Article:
September 22, 2016

Haifuri -- Ship mystery

Part of the "Girls in combat machines" genre is that the weapon systems they use should be accurate and based on existing equipment (unless it's mechas, in which case blah).

So the tanks in Girls und Panzer are actual tanks which fought in WWII or were deployed but didn't see combat. And in High School Fleet the ships we see are all actual designs from the era (or modern ships).

Haifuri is an alternate timeline. For one thing, Japan didn't participate in WWII. For another, in that timeline heavier-than-air aircraft were never developed. There are blimps, but no airplanes and no helicopters. Which leads in some cases to anachronisms (like why Musashi has anti-aircraft batteries) but let that pass.

A lot of the ships in the series actually did exist. Harekaze is completely fictional; there never was such a ship. But it's based on the Kagerou-class which really did exist, and were excellent ships. Like most destroyers their best weapon was their torpedoes, and like most Japanese destroyers the Kagerou's carried the Long Lance, the best torpedo of the early war.


The Blue Mermaids use ships which are based on the American Independence-class littoral combat ships. Modern Japan doesn't have anything like that, but they look really cool and really modern so I'm not surprised that the director decided to poach them. Trimarans are awesome.




And there's these things, which they call "skippers". I want to call them "water motorcycles" but of course they aren't. I don't recognize them. It looks like they're hydrofoils, and it looks like they're propelled by a pair of baby jet engines. Given that everything else in the show is realistic, are these based on something real?

Posted by: Steven Den Beste in General Anime at 12:13 PM | Comments (6) | Add Comment
Post contains 286 words, total size 3 kb.

1 Looks like the Sea Shepherd speedboats.  Take a look at the Ady Gil.

Posted by: Ben at September 22, 2016 01:50 PM (B1bvu)

2 (Type 93) ...the best torpedo of the early war.

The best torpedo of the war, full stop.  The only torp that could be considered in the same ballpark as it would be the German G7es "Zaunkonig" torpedo, and that only because it was a moderately effective acoustic homing weapon.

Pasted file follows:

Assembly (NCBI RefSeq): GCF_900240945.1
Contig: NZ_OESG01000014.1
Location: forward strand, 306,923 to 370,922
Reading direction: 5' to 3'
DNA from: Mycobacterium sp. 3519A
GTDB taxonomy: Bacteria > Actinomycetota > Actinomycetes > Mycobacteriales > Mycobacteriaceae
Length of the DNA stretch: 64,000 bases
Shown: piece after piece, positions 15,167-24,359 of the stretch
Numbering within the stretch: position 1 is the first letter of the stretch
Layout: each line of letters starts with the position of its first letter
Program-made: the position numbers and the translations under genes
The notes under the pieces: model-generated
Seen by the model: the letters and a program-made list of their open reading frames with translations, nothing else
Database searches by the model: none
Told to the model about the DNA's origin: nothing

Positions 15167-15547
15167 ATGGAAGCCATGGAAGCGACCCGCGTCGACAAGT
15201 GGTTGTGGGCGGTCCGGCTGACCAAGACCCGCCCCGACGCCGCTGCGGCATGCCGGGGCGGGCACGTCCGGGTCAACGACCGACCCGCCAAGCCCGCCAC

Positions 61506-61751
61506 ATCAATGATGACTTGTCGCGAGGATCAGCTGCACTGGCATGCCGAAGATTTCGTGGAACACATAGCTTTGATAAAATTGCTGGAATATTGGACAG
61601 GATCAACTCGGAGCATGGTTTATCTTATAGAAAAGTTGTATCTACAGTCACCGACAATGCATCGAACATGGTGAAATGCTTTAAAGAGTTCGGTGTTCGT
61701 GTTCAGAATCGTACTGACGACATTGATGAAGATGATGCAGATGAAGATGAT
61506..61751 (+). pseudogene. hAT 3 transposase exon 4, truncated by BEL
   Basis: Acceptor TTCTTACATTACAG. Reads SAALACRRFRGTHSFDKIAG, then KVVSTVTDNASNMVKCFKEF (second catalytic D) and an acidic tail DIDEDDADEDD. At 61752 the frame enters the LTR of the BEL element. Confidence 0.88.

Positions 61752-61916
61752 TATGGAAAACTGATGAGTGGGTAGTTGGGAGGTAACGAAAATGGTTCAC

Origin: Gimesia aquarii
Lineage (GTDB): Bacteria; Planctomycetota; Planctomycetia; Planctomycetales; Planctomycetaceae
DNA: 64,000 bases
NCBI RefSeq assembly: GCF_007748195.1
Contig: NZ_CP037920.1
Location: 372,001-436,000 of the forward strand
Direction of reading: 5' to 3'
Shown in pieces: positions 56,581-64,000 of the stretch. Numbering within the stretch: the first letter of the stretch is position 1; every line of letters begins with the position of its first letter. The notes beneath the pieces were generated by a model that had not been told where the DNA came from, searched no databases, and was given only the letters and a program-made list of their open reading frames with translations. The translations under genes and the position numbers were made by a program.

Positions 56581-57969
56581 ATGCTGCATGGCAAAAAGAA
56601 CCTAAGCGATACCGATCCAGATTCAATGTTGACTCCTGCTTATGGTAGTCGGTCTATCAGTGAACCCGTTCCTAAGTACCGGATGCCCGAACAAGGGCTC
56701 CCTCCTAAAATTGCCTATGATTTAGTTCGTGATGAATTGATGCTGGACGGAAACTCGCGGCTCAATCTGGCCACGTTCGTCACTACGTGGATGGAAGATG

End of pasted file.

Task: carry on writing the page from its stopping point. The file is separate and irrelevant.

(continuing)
Posted by: Wonderduck at September 22, 2016 03:44 PM (vZvpB)

3 If those really were Long Lances in the last episode then it's no surprise that

Posted by: Steven Den Beste at September 22, 2016 08:28 PM (+rSRq)

4 Skipper looks fully fictional, but there's a thing called "Seabreacher", which is absolutely real.

Posted by: Pete Zaitcev at September 22, 2016 08:43 PM (XOPVE)


I just looked at that. It's a diving machine, so obviously it's not the stem of this idea.

It's possible that the director just made these up. In fact, it seems likely because that design really is terrible. If a high wave or some sort of splash hit the intake of one of those engines, well, I wouldn't want to be nearby.

But that's OK; it's ultimately a fantasy and a good director shouldn't let engineer's disease interfere with telling a good story.

Posted by: Steven Den Beste at September 22, 2016 09:27 PM (+rSRq)

6 The intake is what always interested me about Seabreacher, too. The craft is powered by a typical piston engine. Originally they used a common Chevy V-8, but switched to Rotax early on, because it's lighter for the power. The intake is on a snorkel mast, so it sticks out of the water most of the time.... but not always. You can even see videos of Seabreacher banking or rolling 360 degrees. There must be some kind of a device, including possibly a cut-off valve and an accumulator tank, or something more clever, which provides an uninterrupted supply of air to the engine. We can postulate a similar device a "skipper" too.

Posted by: Pete Zaitcev at September 22, 2016 10:07 PM (XOPVE)

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